Contest allows student experiments to be flown on the International Space Station
WIESBADEN, Germany - The European Space Agency, National Aerospace and Space Administration and You Tube have teamed up for a contest that will allow winning entrants the opportunity to have their experiment conducted on the International Space Station.
The contest opened on Oct. 11, 2011, and will continue to accept submissions in the form of a two-minute duration video through Dec. 7. Students age 14 to 18 can become researchers in their own right by proposing up to three separate original entries on the official YouTube Space Lab contest website. Participants can enter as either individuals or in teams of up to three people. Entries must include an experiment question, hypothesis, method, and expected results. Activities like this serve to support and highlight what DoDDS Europe schools have planned as part of the agencies Science, Technology, Engineering and Mathematics initiatives for the 2012 school year.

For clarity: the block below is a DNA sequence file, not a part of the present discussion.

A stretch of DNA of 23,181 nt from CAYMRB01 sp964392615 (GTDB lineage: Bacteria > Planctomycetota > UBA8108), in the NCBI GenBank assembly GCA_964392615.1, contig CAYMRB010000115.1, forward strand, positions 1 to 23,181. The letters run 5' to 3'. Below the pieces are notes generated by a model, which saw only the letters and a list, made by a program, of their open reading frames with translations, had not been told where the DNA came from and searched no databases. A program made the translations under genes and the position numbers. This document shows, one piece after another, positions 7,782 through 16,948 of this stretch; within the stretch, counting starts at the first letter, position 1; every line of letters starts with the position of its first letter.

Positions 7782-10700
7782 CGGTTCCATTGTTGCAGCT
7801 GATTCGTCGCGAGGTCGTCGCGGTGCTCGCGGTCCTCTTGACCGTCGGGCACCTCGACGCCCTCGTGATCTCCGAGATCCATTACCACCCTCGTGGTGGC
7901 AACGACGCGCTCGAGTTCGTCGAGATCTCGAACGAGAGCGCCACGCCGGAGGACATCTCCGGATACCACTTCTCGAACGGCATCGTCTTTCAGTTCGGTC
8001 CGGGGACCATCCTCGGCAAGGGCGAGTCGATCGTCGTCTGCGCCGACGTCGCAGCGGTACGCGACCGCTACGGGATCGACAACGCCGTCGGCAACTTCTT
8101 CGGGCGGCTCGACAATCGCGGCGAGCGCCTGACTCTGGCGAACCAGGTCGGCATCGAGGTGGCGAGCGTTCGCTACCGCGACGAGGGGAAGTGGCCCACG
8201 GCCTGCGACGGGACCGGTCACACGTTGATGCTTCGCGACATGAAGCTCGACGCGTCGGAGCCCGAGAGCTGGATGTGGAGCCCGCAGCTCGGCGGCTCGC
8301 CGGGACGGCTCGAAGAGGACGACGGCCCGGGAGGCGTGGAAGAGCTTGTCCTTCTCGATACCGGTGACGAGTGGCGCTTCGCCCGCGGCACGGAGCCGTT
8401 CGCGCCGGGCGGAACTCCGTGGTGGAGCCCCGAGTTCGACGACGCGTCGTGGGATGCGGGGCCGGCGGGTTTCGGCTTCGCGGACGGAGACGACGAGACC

European regional winners will win a visit to the training facilities of the European Astronaut Centre in Cologne, Germany. This will include scientific discussions and a personally guided tour led by European astronauts.
As an award, six regional finalists will get to travel to Washington, D.C., to participate in a zero-g flight. On March 13, two global winners will be announced. The global finalists will get to travel to either Russia, where they can engage in an authentic astronaut training experience, or Japan to watch their experiment blast off into space. They also receive the grand prize of having their experiments performed on the space station and live streamed for the public via YouTube.
This competition aims to inspire students to look beyond their daily studies and ask their own questions of the universe around them. Proposed experiments will focus on either life sciences or physics with the hope that the entrants will take their experiences with them as they continue in their education, perhaps towards careers in math and science.
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